US immigration advocates say millions are at risk as reforms face uphill battle amid intense Republican opposition.
Legislators in the US House of Representatives this month advanced President Joe Biden’s ambitious $1.75-trillion domestic spending plan, which aims to expand the nation’s social safety net and combat climate change over the next 10 years.
Members of Biden’s Democratic Party had tried to include provisions in the legislation that would have provided a path to citizenship to an estimated 11 million undocumented immigrants living in the United States.
But amid intense Republican opposition and Senate rules that prevent major policy changes on budget measures, congressional leaders instead included in the Build Back Better Act (BBB) a provision that would give undocumented migrants “parole”.
That is a temporary status that would shield people from deportation and give them US work permits, but falls short of granting them a pathway to citizenship – something immigrant advocates have pointed out Biden promised to do.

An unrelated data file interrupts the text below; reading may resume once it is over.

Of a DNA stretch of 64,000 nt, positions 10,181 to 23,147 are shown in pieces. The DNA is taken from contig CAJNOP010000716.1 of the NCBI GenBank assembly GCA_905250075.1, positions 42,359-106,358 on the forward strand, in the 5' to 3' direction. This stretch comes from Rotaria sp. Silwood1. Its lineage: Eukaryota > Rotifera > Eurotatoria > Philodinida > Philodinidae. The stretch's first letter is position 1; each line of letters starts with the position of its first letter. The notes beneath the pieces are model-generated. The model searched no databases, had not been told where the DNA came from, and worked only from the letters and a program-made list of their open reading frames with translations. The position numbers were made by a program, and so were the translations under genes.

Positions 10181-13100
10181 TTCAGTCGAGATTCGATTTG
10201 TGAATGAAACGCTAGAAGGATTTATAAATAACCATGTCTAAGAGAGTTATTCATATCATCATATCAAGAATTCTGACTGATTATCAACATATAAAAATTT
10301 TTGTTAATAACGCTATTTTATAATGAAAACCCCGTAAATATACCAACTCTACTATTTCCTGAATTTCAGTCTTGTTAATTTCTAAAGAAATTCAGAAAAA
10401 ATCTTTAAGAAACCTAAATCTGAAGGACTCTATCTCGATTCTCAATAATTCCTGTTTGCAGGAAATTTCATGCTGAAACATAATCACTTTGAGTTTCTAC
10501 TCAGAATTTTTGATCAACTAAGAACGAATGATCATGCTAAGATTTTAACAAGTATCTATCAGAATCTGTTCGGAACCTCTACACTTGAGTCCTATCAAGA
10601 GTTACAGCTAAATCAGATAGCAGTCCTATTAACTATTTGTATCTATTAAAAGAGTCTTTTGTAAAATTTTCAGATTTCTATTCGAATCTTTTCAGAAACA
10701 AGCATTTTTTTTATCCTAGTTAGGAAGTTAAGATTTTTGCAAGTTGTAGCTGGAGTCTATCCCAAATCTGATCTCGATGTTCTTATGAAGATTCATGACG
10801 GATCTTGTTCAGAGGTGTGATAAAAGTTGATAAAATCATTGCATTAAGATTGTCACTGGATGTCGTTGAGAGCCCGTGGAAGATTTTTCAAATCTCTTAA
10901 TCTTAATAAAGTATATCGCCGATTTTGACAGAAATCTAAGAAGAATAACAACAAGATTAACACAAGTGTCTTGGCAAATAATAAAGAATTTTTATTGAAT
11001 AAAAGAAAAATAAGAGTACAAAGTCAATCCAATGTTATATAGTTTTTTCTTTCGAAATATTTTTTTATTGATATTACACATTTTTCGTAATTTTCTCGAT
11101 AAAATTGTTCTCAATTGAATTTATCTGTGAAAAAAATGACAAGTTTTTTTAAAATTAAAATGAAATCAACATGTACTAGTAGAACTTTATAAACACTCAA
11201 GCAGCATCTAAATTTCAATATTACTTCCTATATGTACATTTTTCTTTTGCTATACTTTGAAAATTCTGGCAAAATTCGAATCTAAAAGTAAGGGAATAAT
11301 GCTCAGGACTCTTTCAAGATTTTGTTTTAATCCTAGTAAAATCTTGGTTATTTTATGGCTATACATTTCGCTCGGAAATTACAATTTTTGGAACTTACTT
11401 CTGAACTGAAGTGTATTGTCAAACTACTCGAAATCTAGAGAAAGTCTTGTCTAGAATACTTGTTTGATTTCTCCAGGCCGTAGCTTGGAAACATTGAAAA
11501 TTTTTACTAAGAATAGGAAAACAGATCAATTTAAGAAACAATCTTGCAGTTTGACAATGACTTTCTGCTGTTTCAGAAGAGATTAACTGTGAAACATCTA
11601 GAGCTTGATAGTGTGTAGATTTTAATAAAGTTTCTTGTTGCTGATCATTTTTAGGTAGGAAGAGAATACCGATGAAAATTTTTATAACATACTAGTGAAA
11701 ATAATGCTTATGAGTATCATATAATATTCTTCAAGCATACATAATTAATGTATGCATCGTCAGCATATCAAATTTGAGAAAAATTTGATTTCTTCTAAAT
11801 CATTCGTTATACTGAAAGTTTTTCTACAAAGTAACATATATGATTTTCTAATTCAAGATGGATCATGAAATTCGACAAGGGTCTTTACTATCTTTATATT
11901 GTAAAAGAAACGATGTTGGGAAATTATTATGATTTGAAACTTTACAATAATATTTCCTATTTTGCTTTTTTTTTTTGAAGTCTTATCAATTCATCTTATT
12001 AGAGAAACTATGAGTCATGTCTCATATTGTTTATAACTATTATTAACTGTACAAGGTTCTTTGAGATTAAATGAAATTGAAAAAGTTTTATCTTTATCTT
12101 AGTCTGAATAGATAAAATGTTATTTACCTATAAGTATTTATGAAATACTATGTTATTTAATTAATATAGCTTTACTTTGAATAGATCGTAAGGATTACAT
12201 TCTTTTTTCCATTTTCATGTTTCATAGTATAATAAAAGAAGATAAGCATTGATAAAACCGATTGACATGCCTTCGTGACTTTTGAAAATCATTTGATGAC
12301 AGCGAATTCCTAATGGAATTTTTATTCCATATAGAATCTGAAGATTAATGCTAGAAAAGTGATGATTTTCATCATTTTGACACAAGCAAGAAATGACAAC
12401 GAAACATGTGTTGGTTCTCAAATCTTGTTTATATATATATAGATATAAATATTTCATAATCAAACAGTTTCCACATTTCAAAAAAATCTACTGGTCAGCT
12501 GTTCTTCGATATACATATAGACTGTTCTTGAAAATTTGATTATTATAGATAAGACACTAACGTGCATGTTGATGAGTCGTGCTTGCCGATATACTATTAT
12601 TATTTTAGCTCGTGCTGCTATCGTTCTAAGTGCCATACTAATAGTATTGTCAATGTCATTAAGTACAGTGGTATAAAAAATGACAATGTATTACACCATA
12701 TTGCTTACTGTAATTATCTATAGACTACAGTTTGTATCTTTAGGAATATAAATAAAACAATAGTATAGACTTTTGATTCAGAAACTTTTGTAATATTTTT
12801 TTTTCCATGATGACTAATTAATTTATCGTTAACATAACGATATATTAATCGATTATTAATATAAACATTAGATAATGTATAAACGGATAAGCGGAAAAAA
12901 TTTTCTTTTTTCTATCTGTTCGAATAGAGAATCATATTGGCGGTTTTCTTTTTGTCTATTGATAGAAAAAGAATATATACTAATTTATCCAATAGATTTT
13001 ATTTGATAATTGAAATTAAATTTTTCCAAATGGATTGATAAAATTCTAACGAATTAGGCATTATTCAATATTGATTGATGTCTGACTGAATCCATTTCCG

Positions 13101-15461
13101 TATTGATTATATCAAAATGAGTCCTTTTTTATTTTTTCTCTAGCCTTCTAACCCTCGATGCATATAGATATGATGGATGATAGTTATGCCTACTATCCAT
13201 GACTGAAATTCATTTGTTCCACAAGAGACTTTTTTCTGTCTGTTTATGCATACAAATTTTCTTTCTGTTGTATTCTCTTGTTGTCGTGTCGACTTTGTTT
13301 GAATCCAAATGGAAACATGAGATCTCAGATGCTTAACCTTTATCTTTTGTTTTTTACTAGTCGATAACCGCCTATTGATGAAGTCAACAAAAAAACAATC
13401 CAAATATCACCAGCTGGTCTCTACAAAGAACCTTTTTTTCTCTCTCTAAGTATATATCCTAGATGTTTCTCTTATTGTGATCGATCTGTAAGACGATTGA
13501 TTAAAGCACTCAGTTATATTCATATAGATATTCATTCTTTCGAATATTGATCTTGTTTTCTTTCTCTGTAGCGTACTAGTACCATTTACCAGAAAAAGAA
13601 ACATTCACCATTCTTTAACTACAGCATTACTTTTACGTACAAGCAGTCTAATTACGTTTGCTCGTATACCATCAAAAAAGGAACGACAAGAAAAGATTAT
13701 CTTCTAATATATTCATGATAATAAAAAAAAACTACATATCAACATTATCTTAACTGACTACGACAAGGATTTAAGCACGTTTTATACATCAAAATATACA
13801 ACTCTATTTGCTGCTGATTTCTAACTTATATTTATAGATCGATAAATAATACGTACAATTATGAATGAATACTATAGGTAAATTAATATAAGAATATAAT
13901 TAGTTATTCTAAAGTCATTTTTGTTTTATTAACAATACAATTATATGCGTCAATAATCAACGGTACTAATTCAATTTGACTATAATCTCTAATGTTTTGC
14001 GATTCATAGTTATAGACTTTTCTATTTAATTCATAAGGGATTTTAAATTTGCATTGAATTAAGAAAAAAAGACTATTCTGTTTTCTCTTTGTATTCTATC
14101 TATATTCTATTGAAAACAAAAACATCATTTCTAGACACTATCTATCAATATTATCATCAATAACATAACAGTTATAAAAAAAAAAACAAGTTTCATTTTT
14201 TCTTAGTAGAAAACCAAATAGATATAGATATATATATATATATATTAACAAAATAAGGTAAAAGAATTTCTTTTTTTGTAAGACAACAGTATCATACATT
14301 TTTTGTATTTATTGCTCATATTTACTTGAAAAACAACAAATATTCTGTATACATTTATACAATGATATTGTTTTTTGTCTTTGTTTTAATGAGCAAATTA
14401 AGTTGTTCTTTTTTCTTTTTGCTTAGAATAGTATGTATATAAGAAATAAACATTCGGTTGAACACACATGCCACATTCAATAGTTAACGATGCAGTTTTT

While the parole provision may be changed or scrapped altogether when the legislation gets to the US Senate, advocates say the issue demonstrates just how challenging it is to pass comprehensive immigration reform in Congress.
“I haven’t given up on including immigration legislation in the reconciliation bill because it’s been more than 30 years since Congress passed immigration reform and people are counting on us,” Senate Majority Whip Dick Durbin said in a recent tweet. “With the BBB framework, we have an opportunity to address this lapse in leadership.”
What is parole?
Parole dates back to 1952 and was recently used to bring 65,000 Afghan refugees into the US after the Taliban took over Kabul, the capital of Afghanistan, in August.
Under the BBB bill’s proposal, approximately 6.8 million undocumented immigrants who have been living in the US before 2011 would be eligible to receive parole. The designation would give them protection from deportation for a period of five years, work permits, permission to travel abroad and the ability to get drivers’ licenses.